WALID ZABADNE: THE MASTER DUNKER
BY AKINLOLU AJE
At 57, Walid Zabadne is a household name in Nigeria’s world of basketball, a handsome, athletic six-footer, the kind of man a basketball team manager would lose his sleep over ‘if Walid had been younger’.
In the mid-fifties, I met Walid at his 93, Broad Street, Lagos office when he brought the pop corn machine to Lagos and was demonstrating it to crowds as they milled around to see a machine doing what “guguru” (pop corn) sellers do in hot iron or earthen pots.
Anyone seeing him even in those mid-1950s would know Walid had an appointment with history. Now, he is the Managing Director, Messrs Zabadne & Company at Abibu Oki Street, Lagos.
Born in Damascus, Syria, on May 15 1935, Walid had always liked the business of “buying and selling”. He attended the College of Education in Amman, Jordan, and specialised in distributorship and business management.
The presence of Walid in Nigeria did not take long for our sporting world to know. At 21, he was already famous among his Syrian colleagues as a footballer.
Walid Zabadne, an outspoken natural leader of men, became a force to be reckoned with in the sporting circles of the Syrians who had their own boxing, cycling, football and cricket teams. These were traits which were often looked for among young Syrian scholars.
Each evening when Walid left his 93 Broad Street, Lagos office, he went to take part in one of his favourite games. He excelled in each of them and transformed from the slim young man to a little thick-set athlete.
Walid specialized in swimming, volleyball, basketball and judo. Besides, he was no stranger to car racing, flying and water skiing.
Even then, basketball was not very popular in Nigeria. There must be other teams to compete with. Soon new teams were formed, their activities given deserved publicity and contacts made with competing sides.
Up to 1964, there were not many clubs interested in basketball. Nigerians competed between themselves in those early days.
Walid remembered that the Northern Nigeria Basketball Association was inaugurated at the Northern Nigeria Secondary College, Zaria. That was the second of such body to be set up.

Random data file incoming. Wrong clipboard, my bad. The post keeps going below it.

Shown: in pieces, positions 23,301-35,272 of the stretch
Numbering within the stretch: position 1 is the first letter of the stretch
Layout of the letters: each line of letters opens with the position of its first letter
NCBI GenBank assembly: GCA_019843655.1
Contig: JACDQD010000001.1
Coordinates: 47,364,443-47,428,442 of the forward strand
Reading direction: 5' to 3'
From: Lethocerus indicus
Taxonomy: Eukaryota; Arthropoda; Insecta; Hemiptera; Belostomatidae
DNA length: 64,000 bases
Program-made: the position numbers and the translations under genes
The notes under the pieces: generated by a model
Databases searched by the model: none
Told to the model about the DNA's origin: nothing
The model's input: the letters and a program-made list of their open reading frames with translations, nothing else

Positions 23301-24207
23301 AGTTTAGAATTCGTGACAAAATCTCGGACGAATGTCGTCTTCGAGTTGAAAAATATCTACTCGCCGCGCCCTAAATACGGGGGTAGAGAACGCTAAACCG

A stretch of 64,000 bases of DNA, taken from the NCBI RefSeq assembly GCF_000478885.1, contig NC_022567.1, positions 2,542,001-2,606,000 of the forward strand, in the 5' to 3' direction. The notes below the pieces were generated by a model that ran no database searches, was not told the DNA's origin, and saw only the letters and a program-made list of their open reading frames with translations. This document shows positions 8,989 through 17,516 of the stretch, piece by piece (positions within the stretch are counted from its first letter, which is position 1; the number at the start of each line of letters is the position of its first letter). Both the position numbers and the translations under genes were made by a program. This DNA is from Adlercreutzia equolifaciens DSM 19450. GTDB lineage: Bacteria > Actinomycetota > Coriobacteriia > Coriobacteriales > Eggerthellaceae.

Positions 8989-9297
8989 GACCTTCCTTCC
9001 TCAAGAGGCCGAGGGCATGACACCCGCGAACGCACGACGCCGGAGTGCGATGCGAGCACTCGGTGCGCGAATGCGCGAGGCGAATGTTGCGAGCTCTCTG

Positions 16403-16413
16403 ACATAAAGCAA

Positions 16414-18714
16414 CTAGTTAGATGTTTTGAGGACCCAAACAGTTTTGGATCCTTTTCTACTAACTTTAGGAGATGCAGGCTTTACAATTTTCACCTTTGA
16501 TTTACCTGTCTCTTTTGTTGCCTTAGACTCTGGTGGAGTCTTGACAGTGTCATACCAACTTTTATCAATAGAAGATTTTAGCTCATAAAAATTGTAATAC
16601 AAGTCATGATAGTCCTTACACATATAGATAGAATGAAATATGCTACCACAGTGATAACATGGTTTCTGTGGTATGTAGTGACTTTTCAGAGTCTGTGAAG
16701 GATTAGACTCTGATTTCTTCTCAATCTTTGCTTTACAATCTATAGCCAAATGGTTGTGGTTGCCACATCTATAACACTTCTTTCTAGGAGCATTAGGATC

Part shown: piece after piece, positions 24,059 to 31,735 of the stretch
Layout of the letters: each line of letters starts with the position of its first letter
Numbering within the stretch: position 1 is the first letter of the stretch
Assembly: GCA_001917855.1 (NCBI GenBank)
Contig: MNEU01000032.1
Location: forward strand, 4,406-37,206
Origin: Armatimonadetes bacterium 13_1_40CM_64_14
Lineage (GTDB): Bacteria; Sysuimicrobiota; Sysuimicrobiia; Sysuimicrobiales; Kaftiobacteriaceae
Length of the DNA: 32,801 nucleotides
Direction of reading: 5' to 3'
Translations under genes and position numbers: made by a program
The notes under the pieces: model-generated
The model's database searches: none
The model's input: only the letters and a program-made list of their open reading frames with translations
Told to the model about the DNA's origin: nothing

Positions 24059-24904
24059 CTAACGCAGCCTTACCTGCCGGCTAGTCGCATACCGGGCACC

When the First All-Africa Games was to be held in 1964, Walid, who had successfully led the Syrian Basketball Club for many years, served as the Team Manager to the Nigerian team, with Mr A.I.D. Ambrogio as coach. The Nigerian team was camped at the Abalti Barracks, Yaba from December, 1964 to January 1965. Participating teams came from Upper Volta, Togo, Dahomey, Niger and Nigeria. There were also women teams.
There was, in 1965, a West African University Games which kicked off at the University of Ibadan at a time when Walid was Vice Chairman of the National Committee. A “naturalized” Nigerian, Walid insists: “Nigeria first is my motto”
There has been a successful expansion of Messrs Zabadne and Company which now has its head office along Abibu Oki Street, Lagos.
His associates in the Basketball Club’ include Lt J.R.T. Akahan, Ayo Ogun, Alabi Adelanwa, General Joseph Garba who eventually took over the chairmanship of the Association from him. Walid was never personal. Most of his talks centred around basketball, volleyball and other sporting interests.
Not knowing much of his sporting records, the National Sports Council at Tafawa Balewa Square obliged some information about him and sent me questioning, to him. Walid was reticent at first until I recalled his “guguru” days when pop corn sold like hot cake.
He was a winner of the NSC Merit Award, and has variously performed the role of a player, coach, referee, captain, chairman and Chief de Mission to international competitions.
He was the first Nigerian International Referee (Basketball); a member of the Clubs set up to finance a strong Nigerian presence in the Olympic Games.
Walid Zabadne has even sponsored the All Nigerian Universities Basketball Championships when he donated a cup in 1983. He is a member of the Nigerian Olympic Committee.
He was warmly congratulated by Gen Yakubu Gowon (when he was Head of State) when he donated a cup to Nigerian basketball clubsides. Cups competed for in those days include NUGA, GOWON, IMANA, Zabadne Cups, and Badejo Cups.
First published Saturday, December 19, 1992.